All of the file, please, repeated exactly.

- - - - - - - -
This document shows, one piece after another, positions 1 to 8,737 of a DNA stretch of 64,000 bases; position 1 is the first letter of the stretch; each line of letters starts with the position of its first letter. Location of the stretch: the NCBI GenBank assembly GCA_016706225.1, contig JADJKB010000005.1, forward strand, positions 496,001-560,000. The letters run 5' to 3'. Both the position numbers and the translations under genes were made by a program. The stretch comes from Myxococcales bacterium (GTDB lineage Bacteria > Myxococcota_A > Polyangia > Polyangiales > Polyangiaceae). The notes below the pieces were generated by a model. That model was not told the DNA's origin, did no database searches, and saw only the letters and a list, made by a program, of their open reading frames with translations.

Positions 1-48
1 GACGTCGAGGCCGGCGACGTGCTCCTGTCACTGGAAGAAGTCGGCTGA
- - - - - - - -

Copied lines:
This document shows, one piece after another, positions 1 to 8,737 of a DNA stretch of 64,000 bases; position 1 is the first letter of the stretch; each line of letters starts with the position of its first letter. Location of the stretch: the NCBI GenBank assembly GCA_016706225.1, contig JADJKB010000005.1, forward strand, positions 496,001-560,000. The letters run 5' to 3'. Both the position numbers and the translations under genes were made by a program. The stretch comes from Myxococcales bacterium (GTDB lineage Bacteria > Myxococcota_A > Polyangia > Polyangiales > Polyangiaceae). The notes below the pieces were generated by a model. That model was not told the DNA's origin, did no database searches, and saw only the letters and a list, made by a program, of their open reading frames with translations.

Positions 1-48
1 GACGTCGAGGCCGGCGACGTGCTCCTGTCACTGGAAGAAGTCGGCTGA